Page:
How much could I save on the RHI?

Based on the 15,000 average KWh usage (and no saving from cavity insulation) the government would pay you an estimated £11,900 over 7 years – £1700 per annum. You would need a green deal assessment of your property to firm up your numbers, with the result of an Energy Performance Certificate (EPC). You can then apply direct to the Government for this financial incentive. A good place to start would be to get a green deal consultant appointment to discuss the different heating system options and get your EPC.

What is the environmental benefit?

The most positive model of burning wood is that while we are tree chopping, we are tree planting and the new trees soak up the CO2 emissions from the burned trees.

A recent DECC report suggests that burning waste wood from a felled forest is better in terms of CO2 emissions and works as ‘renewable’ when new trees are planted as substitutes.

Satisfied customers

See what our customers are saying about us:

“Thank you for the quick delivery and fantastic product, the dogs love the stove and I am even cooking on it. I would recomend you to anyone and thanks for all your help and support.”

“Brilliant, thanks for helping to design my flue system, it has passed all the regulations, I couldn’t have done it without you.”

“Just received your stove pipe, great product and super quick delivery, thank you for the great service.”

“Thanks for your help and support whilst purchasing my stove, you have been far more helpful than my local dealer who didn’t seem to have the time for me.”

“Your customer support team have been very impressive, thanks for your help.”

“I have just installed my wood burning stove, I bought one of your stove and flue packages and the level of instructions enabled me to manage this job on my own, which I never though I would be able to do. Great to find a retailer that realises how confusing all of this can be to a newbie, top marks!”

“Items are well priced and calling up for advice they seemed to know what they are talking about (Rarity these days) delivery took just over a week due to them holding all items until one item came in stock – would have been nice to have been told this as made arrangements for someone to be home to receive, other than that all ok.”

“excellent very fast will defo use again thank you”

“A totally efficient organisation with whom I look forward to doing business with in the future – thank you.”

“Fantastic service, great value, very pleased.”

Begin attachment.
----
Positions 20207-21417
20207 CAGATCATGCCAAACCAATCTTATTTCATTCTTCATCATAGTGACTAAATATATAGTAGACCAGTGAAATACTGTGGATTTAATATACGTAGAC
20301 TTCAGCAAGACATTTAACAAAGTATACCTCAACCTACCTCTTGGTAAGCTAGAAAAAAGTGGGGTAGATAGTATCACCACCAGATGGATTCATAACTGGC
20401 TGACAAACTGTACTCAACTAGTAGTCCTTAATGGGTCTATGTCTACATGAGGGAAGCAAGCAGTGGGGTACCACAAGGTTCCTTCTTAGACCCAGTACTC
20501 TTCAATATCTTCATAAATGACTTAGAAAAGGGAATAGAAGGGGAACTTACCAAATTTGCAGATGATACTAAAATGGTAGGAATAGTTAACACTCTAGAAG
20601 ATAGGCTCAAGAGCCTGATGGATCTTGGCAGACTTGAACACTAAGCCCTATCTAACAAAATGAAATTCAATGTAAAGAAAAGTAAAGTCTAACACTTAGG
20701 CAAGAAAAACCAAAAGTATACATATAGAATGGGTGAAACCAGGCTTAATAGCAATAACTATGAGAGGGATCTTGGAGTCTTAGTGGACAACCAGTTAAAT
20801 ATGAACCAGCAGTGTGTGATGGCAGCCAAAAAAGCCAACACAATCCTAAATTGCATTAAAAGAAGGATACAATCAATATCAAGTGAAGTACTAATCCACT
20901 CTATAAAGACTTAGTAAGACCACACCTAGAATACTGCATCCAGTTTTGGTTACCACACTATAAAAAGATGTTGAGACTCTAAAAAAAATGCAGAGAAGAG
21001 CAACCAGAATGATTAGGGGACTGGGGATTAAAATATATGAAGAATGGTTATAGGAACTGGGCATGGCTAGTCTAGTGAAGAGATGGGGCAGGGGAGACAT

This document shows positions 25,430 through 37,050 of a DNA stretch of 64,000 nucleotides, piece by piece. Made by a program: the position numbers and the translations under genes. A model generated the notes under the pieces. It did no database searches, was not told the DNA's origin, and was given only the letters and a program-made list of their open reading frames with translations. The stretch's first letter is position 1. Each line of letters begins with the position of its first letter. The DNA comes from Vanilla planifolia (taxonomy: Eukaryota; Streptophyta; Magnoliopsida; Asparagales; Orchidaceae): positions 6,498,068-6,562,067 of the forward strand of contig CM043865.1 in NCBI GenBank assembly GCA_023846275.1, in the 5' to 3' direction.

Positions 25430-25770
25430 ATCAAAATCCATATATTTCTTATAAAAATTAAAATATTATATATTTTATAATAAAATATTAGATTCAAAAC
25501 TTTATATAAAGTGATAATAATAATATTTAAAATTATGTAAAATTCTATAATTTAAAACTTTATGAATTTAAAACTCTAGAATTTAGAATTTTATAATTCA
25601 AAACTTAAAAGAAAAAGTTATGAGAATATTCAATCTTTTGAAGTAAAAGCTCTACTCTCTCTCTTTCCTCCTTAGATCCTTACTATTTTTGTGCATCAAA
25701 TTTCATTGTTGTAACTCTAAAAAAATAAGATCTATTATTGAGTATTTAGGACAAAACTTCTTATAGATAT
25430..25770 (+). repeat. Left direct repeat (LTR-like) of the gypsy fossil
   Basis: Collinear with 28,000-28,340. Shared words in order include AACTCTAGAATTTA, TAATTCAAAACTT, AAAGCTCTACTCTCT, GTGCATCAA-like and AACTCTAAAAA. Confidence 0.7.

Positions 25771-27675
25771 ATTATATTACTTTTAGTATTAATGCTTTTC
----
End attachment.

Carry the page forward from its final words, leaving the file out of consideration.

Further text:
“I purchased the Rosa stove, which came quickly and looks great.”

“thanks for speedy service. excellent item.”

“Best price I could find on the web and sensible delivery cost. Buy with confidence. A slight error was immediately rectified,no problem. Excellent customer service and will buy from again. Thanks.”

“I would recomend this company, very professional service.”

“After being let down by another stove company I found Glowing Embers and they managed to save my installation, many thanks.”

Our service promise

We aim to provide the highest quality of service, products and advice to our customers and in the rare circumstance that there is an error with your order, we will work hard to resolve the issue.

Our reputation has been sealed by our high service standards and we have been awarded the prestigeous Trusted Shops seal of approval, verifiying our commitment and proven ability to deliver excellent service.

Join our growing list of customers who are delighted with our service, we would be pleased to help you.

Stove care

Caring for your wood burning stove / multifuel stove

Your wood burning stove or multi fuel stove, with the proper care, should last you a lifetime and make a fantastic centre piece to any home. wood burning stoves are fairly easy to maintain but it will need some TLC over the years to keep them functional and looking their best.

What to burn on wood burning or multifuel stoves

All our wood burning stoves can run on a variety of different fuels, that is why they are also referred to as multifuel stoves but this does not mean that you can just burn anything on them. Unsurprisingly, they burn dry wood very effectively and can also run on coal and a wide range of eco fuels. Wet wood, straw and manmade, combustible products should be avoided as these can significantly shorten the lifespan of wood burning stoves and flue systems and can cause chimney fires in extreme cases.

Run your stove in

When your wood burning stove arrives, it is very tempting to light a big fire and sit back and enjoy your new stove but you should be gentle with your new stove and start with small fires. Wood burning stoves burn at very high temperatures and all the components of your stove need to bed in. Start by lighting smaller fires and gradually increase to a large roaring fire, that way wood burning stoves last a lot longer.

Cleaning wood burning stoves